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Runaway Madness


9 And he said to them, “You have a fine way of rejecting the commandment of God in order to establish your tradition!

10 For Moses said, ‘Honor your father and your mother’; and, ‘Whoever reviles father or mother must surely die.’

11 But you say, ‘If a man tells his father or his mother, “Whatever you would have gained from me is Corban”’ (that is, given to God)

12 then you no longer permit him to do anything for his father or mother,

13 thus making void the word of God by your tradition that you have handed down. And many such things you do.” Mark 7:9-13 ESV


Dear Church Family,


     Samuel A. Cartwright was a doctor in Louisiana in the antebellum South. He was trying to explain an odd behavior he had observed among some slaves. What, he asked, would make happy, well-treated slaves, run away and search for freedom? In 1851, he proposed the answer: they are suffering from a mental disorder he called drapetomania, from Greek, meaning “runaway madness.” Clearly, he thought, slaves who want freedom are mentally ill. Cartwright, by the way, also proposed the disorder of dysaesthesia aethiopica (basically, laziness), which was also exclusive to African Americans. Since one symptom of the condition was insensitive skin, the cure included stimulation with leather straps and hard work in the hot sun.


     History is full of examples of people rationalizing their own views and behaviors. Jesus dealt with a disorder he called “hypocrisy,” which I suspect afflicted the good Dr. Cartwright. It certainly afflicted many of the Jewish religious leaders of Jesus’ day. In Mark 7, Jesus’ disciples had been criticized for breaking some of the Jewish traditions related to washing of hands. Jesus’ prescription for this occasion was to point out the hypocritical way the Jews rationalized their own breaking of God’s law.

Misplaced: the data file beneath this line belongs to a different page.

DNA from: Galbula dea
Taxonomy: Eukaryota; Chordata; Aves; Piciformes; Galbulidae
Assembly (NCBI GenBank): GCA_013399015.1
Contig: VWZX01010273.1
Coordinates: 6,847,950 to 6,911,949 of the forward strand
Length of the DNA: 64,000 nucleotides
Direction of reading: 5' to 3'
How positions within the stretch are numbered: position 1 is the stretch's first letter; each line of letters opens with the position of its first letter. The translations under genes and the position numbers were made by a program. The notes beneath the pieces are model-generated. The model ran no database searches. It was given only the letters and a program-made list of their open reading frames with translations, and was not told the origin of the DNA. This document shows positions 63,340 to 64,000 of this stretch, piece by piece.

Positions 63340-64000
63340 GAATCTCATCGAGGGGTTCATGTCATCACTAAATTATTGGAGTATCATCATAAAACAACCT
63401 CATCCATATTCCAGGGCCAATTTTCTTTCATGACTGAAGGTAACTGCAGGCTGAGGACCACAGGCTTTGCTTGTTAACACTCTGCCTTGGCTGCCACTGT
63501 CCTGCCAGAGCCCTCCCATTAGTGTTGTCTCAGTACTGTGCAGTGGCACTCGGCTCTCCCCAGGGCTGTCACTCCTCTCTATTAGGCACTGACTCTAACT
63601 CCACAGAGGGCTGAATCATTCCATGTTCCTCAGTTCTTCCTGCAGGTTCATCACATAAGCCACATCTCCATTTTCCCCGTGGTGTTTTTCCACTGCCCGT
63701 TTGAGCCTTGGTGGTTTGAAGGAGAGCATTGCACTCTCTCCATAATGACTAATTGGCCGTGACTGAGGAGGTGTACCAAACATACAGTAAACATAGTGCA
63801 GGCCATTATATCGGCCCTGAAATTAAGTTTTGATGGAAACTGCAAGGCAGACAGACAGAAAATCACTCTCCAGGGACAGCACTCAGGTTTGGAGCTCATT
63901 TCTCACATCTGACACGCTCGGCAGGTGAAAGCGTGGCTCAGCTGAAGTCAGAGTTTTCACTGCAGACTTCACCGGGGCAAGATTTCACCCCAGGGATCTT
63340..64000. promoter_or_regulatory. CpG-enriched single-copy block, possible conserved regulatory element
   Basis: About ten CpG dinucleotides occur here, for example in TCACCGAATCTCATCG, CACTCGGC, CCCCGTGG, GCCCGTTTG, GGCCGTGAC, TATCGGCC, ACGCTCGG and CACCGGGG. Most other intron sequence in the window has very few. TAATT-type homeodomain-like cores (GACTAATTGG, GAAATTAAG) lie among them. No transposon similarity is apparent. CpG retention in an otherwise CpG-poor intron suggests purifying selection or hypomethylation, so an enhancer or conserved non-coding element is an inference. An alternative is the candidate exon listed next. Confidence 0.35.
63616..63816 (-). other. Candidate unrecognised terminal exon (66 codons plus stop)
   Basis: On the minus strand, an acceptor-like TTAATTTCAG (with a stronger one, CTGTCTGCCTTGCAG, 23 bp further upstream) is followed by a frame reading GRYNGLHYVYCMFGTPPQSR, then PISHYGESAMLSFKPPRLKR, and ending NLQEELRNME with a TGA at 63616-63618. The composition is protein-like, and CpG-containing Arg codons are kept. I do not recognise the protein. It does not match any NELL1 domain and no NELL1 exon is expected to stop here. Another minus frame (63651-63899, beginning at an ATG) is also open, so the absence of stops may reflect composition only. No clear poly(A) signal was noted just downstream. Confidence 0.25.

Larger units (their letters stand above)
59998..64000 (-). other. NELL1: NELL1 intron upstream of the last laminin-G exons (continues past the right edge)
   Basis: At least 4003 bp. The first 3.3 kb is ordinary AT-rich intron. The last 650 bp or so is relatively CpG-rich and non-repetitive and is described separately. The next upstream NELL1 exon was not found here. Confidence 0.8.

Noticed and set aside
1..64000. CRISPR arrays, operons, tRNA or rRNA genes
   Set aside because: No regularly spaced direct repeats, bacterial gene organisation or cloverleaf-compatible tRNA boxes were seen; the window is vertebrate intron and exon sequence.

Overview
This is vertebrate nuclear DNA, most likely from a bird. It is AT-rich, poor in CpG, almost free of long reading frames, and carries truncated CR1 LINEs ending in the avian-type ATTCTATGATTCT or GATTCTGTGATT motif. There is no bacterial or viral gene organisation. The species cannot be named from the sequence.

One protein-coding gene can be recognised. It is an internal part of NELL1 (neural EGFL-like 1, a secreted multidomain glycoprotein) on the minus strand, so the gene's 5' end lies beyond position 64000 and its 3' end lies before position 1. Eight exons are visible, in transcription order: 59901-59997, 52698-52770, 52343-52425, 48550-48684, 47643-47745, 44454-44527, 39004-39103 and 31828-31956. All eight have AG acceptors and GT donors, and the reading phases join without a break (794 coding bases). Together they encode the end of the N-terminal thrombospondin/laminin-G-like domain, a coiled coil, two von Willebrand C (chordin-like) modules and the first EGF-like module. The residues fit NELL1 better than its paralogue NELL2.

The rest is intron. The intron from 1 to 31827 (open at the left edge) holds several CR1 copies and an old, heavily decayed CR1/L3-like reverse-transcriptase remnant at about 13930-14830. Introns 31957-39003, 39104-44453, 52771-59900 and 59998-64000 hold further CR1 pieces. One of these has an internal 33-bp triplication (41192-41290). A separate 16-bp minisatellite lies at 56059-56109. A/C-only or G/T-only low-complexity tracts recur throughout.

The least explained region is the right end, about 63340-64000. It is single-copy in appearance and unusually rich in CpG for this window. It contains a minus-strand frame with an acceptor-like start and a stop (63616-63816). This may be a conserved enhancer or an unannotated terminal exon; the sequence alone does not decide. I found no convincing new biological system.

The fifth of the Ten Commandments is to honor your father and mother. Certainly, that includes caring for the needs of your parents. The Jews, however, had developed a tradition called “Corban,” which means devoting something to God. You may ask, what could be wrong with that? Well, the details of the practice are sketchy, but it appears that one could devote a sum of money to God without actually losing possession of it. Once declared as “Corban,” however, no other claims could be made on that money. The irony is clear: by declaring something “devoted to God,” a Jew could avoid having to use that money in keeping the fifth commandment. A tradition invented by humans, supposedly out of devotion to God, was used in “making void the word of God.” Jesus concluded, “And many such things you do.”


     There may be no feeling which people try harder to avoid than guilt. Satan can use guilt to cripple us. On the other hand, guilt can also lead us to action. The solution to guilt is not running away from it, but honestly grappling with what we have done. In this honest evaluation of your actions, you may find that the solution to guilt is to confess your wrongdoing and seek God’s forgiveness. Healing may also include seeking to repair any damage you have done. It turns out that the real runaway madness is when we run away from our sins rather than confess them.


God bless,


Pastor Kevin


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